Bryce Wolkowitz Gallery announces a new exhibition of works by Korean artist Noh, Sang-Kyoon.

Flashing with iridescence, reminiscent of digital codes, the canvases and sculptures produced by Korean artist Noh, Sang Kyoon are covered with thousands of sequins that he threads together by hand. His technique, which he developed while studying at Pratt Institute in 1992, lies at the core of his work. The patient and repetitive act of attaching the sequins one by one lends significance to the creative process itself, yet is rooted in popular arts. Through this practice, he manages to elevate everyday objects to the meditative realm.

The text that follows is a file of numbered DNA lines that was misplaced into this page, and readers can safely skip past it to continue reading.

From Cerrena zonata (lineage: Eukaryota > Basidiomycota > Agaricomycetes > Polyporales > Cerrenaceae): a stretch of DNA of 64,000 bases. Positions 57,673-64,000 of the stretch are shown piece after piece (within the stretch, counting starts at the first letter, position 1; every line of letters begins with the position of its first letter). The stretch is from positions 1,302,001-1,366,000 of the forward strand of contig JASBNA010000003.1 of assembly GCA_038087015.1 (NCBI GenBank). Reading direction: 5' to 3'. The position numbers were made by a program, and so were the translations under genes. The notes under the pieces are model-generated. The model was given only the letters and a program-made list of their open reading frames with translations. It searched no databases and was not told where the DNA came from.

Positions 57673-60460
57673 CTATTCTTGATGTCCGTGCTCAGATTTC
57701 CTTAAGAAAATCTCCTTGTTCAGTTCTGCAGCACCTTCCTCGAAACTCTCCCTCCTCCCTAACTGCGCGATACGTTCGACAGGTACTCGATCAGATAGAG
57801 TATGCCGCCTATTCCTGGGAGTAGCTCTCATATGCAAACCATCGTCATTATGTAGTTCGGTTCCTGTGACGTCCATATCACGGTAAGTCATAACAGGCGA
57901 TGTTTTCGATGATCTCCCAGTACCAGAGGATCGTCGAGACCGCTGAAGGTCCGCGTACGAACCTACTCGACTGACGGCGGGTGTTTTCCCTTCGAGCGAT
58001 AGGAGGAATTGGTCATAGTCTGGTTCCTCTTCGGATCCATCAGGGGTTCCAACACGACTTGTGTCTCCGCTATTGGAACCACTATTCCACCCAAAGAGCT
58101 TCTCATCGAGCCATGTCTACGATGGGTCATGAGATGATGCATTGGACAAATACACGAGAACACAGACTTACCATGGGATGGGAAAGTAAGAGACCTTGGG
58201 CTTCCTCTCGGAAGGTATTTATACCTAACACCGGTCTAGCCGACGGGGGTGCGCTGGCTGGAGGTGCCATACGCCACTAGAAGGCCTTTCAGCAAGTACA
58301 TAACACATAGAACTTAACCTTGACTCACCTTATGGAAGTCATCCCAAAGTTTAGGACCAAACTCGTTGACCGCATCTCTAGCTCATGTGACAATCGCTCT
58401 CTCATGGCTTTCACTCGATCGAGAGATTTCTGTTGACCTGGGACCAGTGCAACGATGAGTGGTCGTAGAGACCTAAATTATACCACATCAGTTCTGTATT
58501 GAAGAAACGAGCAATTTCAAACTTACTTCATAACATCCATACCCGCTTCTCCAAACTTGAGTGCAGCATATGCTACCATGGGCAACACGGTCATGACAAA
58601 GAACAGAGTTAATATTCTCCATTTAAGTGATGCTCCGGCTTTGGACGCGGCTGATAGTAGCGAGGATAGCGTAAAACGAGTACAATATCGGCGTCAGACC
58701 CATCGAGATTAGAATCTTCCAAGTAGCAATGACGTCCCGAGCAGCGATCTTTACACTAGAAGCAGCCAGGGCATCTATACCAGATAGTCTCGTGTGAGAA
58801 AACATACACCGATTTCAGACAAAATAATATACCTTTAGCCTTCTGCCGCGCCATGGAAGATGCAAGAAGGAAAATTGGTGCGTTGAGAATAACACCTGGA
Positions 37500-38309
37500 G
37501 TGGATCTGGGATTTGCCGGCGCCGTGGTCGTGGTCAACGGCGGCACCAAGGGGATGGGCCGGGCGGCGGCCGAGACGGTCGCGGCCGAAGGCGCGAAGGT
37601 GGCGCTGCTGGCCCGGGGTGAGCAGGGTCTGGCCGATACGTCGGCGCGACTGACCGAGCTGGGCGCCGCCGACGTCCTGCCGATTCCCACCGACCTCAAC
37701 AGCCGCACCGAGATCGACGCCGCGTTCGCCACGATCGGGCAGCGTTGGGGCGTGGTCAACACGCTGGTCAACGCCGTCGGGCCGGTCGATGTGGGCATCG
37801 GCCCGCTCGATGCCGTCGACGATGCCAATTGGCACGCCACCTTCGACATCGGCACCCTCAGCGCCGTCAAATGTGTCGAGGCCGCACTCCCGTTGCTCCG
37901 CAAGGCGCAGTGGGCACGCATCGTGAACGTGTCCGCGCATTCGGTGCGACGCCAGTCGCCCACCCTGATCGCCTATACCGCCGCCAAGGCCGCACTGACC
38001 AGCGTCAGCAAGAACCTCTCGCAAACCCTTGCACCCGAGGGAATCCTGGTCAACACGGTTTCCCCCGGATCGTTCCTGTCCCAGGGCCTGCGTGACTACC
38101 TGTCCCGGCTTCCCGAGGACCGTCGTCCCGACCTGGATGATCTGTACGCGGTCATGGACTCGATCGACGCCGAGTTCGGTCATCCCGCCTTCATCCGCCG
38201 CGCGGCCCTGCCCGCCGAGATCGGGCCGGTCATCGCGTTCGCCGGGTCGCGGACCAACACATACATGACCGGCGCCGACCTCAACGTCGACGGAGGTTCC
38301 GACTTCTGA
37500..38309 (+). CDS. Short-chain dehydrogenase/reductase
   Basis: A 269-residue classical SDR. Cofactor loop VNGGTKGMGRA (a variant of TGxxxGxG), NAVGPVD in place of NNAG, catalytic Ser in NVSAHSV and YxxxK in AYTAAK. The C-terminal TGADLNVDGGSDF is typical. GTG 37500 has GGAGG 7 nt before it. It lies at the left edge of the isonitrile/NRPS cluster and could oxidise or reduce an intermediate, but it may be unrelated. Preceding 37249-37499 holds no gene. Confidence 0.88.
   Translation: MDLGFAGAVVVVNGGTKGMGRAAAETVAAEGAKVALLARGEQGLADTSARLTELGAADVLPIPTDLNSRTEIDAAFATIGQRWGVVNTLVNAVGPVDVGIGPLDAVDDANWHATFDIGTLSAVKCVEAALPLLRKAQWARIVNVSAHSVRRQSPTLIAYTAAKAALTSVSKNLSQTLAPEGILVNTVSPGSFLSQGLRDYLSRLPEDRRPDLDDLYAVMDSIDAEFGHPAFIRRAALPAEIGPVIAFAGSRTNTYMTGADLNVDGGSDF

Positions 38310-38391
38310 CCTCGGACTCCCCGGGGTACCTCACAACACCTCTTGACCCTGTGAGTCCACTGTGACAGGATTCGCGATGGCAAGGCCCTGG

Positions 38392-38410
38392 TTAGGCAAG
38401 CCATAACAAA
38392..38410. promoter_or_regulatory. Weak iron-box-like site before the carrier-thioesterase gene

Noh, Sang-Kyoon's work was featured in the Korean Pavilion at the 48th Venice Biennale in 1999, and this exhibition will be his first in New York since 1994. The exhibition includes earlier pieces from his work such as Fish Series, 1992, and For the Lip Readers, 1998, a striking image of a monolithic mouth-like form.

In Another End (Matted Blue), 1997, the pattern that results from Noh's treatment of the surface transforms the canvas into an expanding phenomenon; a giant spiral that sparkles in the same way a tiny gem would. Also on view will be For the Worshipers (2001-03) which consists of several sculptures of Buddha's heads covered in colored sequins, as well as Buddha Mask (2003) and Jesus Mask (2003).

Inherent to Noh, Sang-Kyoon's work is the idea of dichotomy.  Fluid shifts within dualities such as microcosm/macrocosm, containment/expansion, secular/religious produce aggregate and layered meanings. They collect about the work, not unlike the regenerative spiraling of the sequins themselves.